Hubspot is a powerful, flexible tool if your business wants deep data insights.
The HubSpot CRM platform lets you see all of your data in one place, making it easy to get a full picture of business performance on the fly. It also allows you to easily integrate some of your favorite apps without any of the headaches of plugin management to measure, monitor, and report on all of your most important data right within HubSpot.
In this blog, you will learn how to effectively collate, analyze, and interpret complex data sets to drive growth and increase revenue for your business. To make the information more digestible, the blog will be split into two parts. The first part will cover the theoretical concepts, while the second part will focus on implementing these concepts using HubSpot.
Why You Need A Data-Driven Business
Data affects your entire organization. Whether it’s cultivating leads, caring for customers, or even communicating internally, with effective data analysis you can implement better commercial strategies across the board.
At its core, data-driven decision-making means making judgments based on information rather than intuition, assumptions, or disjointed observation. Done well, it can allow you to anticipate what your customers need before they even ask.
And what business wouldn’t benefit from being able to see into the future?
Predicting customer behavior enables you to offer a frictionless buying journey. Which means, you’ll be adding value to every interaction. The delight customers feel when a business delivers that level of satisfaction will not only keep them coming back for more, it will also turn them into an army of mini-marketers spreading the good word about your service. Can you afford to turn down free marketing?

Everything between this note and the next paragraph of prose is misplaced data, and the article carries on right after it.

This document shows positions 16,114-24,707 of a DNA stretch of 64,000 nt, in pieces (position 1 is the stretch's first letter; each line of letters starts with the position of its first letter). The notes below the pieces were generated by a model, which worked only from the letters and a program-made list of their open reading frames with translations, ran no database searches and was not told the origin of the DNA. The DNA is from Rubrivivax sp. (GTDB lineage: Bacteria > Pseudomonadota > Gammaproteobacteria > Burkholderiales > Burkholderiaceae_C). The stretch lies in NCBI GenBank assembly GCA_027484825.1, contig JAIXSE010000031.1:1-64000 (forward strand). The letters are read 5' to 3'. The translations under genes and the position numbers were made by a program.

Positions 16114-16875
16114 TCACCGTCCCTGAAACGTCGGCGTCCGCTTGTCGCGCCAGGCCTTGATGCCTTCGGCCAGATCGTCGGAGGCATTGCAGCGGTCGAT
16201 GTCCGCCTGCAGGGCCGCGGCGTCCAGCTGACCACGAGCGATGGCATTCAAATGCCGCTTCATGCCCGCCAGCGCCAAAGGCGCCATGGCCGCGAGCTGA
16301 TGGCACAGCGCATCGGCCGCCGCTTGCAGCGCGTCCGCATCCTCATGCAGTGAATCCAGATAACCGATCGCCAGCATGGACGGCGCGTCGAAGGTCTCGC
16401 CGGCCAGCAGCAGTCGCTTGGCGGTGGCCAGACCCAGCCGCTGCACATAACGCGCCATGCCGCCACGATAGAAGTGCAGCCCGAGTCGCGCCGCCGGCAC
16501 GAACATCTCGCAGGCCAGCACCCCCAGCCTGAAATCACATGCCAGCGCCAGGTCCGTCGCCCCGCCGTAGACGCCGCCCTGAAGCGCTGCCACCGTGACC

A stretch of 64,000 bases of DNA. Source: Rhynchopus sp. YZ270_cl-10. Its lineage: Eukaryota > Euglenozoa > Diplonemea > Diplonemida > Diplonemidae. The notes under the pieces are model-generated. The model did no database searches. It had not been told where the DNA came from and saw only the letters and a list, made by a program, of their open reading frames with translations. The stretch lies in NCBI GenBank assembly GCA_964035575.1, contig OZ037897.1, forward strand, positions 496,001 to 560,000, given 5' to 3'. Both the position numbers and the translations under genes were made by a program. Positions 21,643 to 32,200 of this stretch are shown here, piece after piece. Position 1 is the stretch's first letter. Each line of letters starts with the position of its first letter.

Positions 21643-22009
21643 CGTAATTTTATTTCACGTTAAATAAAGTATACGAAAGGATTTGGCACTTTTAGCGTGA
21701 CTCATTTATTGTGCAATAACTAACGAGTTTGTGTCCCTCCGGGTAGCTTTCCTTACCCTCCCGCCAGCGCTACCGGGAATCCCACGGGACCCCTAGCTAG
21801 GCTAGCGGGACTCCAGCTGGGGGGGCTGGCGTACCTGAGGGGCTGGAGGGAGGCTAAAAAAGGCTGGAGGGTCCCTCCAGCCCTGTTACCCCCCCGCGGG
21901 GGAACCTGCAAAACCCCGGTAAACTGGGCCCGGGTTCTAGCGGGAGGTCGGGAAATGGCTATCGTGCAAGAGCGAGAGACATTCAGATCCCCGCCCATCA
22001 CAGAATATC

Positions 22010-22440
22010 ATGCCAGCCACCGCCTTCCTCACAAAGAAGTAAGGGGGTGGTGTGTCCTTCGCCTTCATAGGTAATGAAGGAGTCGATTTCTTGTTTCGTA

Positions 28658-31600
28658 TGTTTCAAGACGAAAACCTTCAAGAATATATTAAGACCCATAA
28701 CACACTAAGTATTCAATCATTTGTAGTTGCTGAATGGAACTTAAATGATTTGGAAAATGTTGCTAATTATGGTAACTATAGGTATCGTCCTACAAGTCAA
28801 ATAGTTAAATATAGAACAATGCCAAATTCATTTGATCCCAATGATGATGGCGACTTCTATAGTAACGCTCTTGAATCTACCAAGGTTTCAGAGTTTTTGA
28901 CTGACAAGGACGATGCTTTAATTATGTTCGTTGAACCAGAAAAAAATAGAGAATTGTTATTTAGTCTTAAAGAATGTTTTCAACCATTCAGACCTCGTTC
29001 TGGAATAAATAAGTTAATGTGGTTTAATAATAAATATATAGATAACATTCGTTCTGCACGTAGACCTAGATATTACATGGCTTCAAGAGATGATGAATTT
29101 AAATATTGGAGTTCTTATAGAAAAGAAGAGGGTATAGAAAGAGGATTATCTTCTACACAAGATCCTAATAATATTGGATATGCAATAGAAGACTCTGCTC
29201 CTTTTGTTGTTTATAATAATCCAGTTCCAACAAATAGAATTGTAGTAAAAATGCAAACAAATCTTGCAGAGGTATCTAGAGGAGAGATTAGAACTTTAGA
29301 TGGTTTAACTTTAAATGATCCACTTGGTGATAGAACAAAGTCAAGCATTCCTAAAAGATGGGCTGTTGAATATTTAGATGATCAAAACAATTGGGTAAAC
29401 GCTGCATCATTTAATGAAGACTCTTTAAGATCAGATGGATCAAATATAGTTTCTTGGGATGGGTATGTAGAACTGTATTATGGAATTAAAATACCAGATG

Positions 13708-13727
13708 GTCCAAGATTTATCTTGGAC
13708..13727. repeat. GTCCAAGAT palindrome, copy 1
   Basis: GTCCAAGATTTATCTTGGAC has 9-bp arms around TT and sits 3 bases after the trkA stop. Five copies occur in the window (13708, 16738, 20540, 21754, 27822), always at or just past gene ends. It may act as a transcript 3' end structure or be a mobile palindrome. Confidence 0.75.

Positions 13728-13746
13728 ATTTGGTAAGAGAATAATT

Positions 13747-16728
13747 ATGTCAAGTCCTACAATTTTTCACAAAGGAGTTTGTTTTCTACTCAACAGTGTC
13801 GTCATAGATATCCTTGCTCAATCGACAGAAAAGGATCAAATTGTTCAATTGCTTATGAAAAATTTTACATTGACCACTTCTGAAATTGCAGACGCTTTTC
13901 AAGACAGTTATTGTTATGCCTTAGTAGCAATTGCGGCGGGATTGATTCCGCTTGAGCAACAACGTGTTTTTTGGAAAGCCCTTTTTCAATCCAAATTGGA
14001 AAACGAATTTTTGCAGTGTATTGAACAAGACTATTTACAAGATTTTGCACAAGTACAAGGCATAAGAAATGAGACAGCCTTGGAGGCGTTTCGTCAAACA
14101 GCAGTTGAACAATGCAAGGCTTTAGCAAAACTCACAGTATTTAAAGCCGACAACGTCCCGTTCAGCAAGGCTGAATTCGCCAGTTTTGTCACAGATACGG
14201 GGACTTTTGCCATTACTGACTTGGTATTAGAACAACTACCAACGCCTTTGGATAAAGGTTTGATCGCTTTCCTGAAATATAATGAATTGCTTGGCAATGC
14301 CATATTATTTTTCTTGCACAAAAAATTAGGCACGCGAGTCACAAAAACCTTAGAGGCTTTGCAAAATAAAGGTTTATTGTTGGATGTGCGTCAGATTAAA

“HubSpot research has shown that 77% of consumers shared positive experiences with their friends on social media or on review sites.”
Small-to-medium sized businesses report that word of mouth (including social media) is their single best source of referrals. But at the same time, failing to thrill your customers can be disastrous.
“94% of consumers have discontinued communications with a company because of irrelevant promotions or messaging.”
With so much at stake, you can’t count on your gut or guesswork to keep your customers happy. The more data you have, the more certain you can be in your decision making.
With information about your target audiences readily available, it’s possible to personalize and optimize at every stage of the customer journey. Everything from behavior prediction, best-fit prospects, user research, beta testing, surveying support channels, industry trends, and more can all be researched, analyzed and acted upon, if you know what to look for.
But collecting data doesn’t have to be complicated. Sometimes data is right there, just waiting to be noticed. For example, on its way to becoming the world’s most popular music festival, Coachella used data from its online message board to figure out who were the most talked about acts amongst its most enthusiastic consumers. It would then use this information to help decide which performers to book at future festivals.